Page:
As for end-users, some Qatari companies have already complied with the law and others are making provisions to do so. The Copyright Office works with law enforcement authorities to prosecute resellers of unlicensed video and software. The General Directorate of Customs, the Consumer Protection Department at the Ministry of Economy and Commerce, in cooperation with the IPR Department conduct surveys, raid shops and seize and destroy counterfeit products. In 2014, 30 raids were carried out including 10 cases; the total value of the confiscated material was USD 274,730.

Qatar uses the GCC patent law with derogations as needed to comply with its obligations under the TRIPS Agreement. A joint committee between the Ministry of Economy and Commerce and Ministry of Health has yet to be established to coordinate their efforts and ensure that only patented products or authorized copies of pharmaceutical products are registered for sale.

In 2006, an Emiri Decree on patents was issued stipulating that: (1) only inventions of industrial use can be registered as a patent; (2) an industrial product or means or process of production must have something innovative about it to merit patent registration; (3) inventions in health, agriculture, plants and software development are not eligible for patent; (4) only Qatari citizens or foreigners of WTO signatory countries will be allowed to register a patent; (5) the Ministry of Economy and Commerce will frame and implement executive regulations to help enforce the law; and (6) the Ministry of Economy and Commerce will set up a patent registration office. This office has been established and named the Patents Unit and falls under the Ministry of Economy and Commerce.

As part of the GCC Customs Union, the six member states are working toward unifying their intellectual property regimes. In this respect, the GCC has recently approved a common trademark law. All six member states are expected to adopt this law as national legislation in order to implement it. However, the new law raises questions about consistency with GCC member state obligations under the TRIPS Agreement and U.S. free trade agreements with Bahrain and Oman.

Qatar is a member of the World Trade Organization (WTO) and the World Intellectual Property Organization (WIPO), and is a signatory to the following WIPO Treaties:

  • WIPO Convention, since September 1976
  • Paris Convention (Industrial Property), since July 2000
  • Berne Convention (Literary and Artistic Works), since July 2000
  • Nairobi Treaty (Olympic Symbol), since July 1983
  • WCT (WIPO Copyright Treaty), since October 2005
  • WPPT (WIPO Performances and Phonograms Treaty), since October 2005
  • Qatar has also been a member and signatory to the TRIPS Agreement since January 1996

Resources for Rights Holders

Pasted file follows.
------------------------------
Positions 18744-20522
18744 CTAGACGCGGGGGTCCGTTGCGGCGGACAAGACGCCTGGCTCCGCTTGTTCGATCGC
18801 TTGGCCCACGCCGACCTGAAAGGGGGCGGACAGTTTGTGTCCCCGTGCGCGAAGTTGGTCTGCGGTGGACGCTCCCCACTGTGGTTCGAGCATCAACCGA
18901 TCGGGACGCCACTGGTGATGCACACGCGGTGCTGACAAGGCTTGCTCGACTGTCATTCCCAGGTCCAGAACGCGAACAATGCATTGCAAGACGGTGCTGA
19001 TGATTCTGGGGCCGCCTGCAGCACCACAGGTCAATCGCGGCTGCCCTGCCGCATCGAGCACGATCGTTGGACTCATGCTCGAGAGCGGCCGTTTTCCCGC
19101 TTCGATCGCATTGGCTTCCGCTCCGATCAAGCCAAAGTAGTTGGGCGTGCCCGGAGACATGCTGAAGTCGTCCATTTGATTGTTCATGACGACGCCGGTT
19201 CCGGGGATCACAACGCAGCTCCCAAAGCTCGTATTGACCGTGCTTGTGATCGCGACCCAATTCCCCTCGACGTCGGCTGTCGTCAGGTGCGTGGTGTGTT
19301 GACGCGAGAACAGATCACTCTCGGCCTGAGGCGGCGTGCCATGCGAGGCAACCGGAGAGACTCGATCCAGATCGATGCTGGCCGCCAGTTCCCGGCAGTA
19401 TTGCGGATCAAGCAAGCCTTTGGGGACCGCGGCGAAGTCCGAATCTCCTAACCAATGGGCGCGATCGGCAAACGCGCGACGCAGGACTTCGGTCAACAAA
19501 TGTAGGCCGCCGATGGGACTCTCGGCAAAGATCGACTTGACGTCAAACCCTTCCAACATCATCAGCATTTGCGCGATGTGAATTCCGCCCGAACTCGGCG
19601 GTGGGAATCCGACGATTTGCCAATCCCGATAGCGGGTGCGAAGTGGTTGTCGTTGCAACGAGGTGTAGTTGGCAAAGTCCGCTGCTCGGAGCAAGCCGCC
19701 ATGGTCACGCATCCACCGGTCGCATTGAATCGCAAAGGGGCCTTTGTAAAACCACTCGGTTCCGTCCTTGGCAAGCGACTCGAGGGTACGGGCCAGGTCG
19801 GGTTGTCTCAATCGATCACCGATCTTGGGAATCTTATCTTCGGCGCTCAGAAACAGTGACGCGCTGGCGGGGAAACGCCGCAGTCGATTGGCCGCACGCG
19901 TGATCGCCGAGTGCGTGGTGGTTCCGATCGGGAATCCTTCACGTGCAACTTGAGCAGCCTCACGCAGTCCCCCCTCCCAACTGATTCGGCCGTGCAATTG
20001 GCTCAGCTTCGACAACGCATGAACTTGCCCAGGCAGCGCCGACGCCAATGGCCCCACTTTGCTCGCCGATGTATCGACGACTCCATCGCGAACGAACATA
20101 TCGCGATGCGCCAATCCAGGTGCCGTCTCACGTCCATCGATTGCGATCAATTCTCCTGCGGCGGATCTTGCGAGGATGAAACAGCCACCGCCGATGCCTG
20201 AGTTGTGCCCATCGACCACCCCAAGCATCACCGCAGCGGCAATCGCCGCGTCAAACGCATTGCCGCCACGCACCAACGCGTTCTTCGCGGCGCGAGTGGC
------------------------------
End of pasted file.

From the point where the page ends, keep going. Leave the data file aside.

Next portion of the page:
Embassy point of contact: Hala Rharrit, RharritH@state.gov

Local lawyers list: http://qatar.usembassy.gov/legal_information.html

For additional information about treaty obligations and points of contact at local IP offices, please see WIPO’s country profiles at http://www.wipo.int/directory/en/

8.  Transparency of the Regulatory System

There are three regulatory bodies in Qatar. Law No. 13/2012 enacted by the Emir on December 2, 2012, set the Qatar Central Bank as the primary regulator of financial institutions. It also transferred the regulation of the insurance sector from the Ministry of Economy and Commerce to the Qatar Central Bank and the regulation of the Qatar Financial Center from the Qatar Financial Center Regulatory Authority to the Qatar Central Bank. The law, which unifies Qatar’s three regulators, the Qatar Central Bank, the Qatar Financial Markets Authority, and the Qatar Financial Center Regulatory Authority, aims to promote financial stability and enhance regulation coordination through the Financial Stability and Risk Committee, which is headed by the Central Bank Governor.

The government is the major buyer and end-user of a wide range of products and services. Government procurement regulations provide a ten-percent preference for Qatari products and five-percent for GCC products.

The Central Tenders Committee (CTC) of the Ministry of Finance is responsible for processing the majority of public sector tenders. The CTC applies standard tendering procedures and adheres to established performance norms. It also sets the standards for rules and regulations for bidding procedures.

In tenders valued in excess of QR 100 million (USD 27 million), the CTC may invite and pre-qualify international firms to bid for a specific product or service. Technical bids submitted to the CTC are referred to the appropriate government end-user for short-listing. The CTC then opens the commercial bids and recommends the lowest priced, technically qualified bidder to the entity concerned, which will make the final award decision. Inquiries about specific award decisions should be directed to the CTC.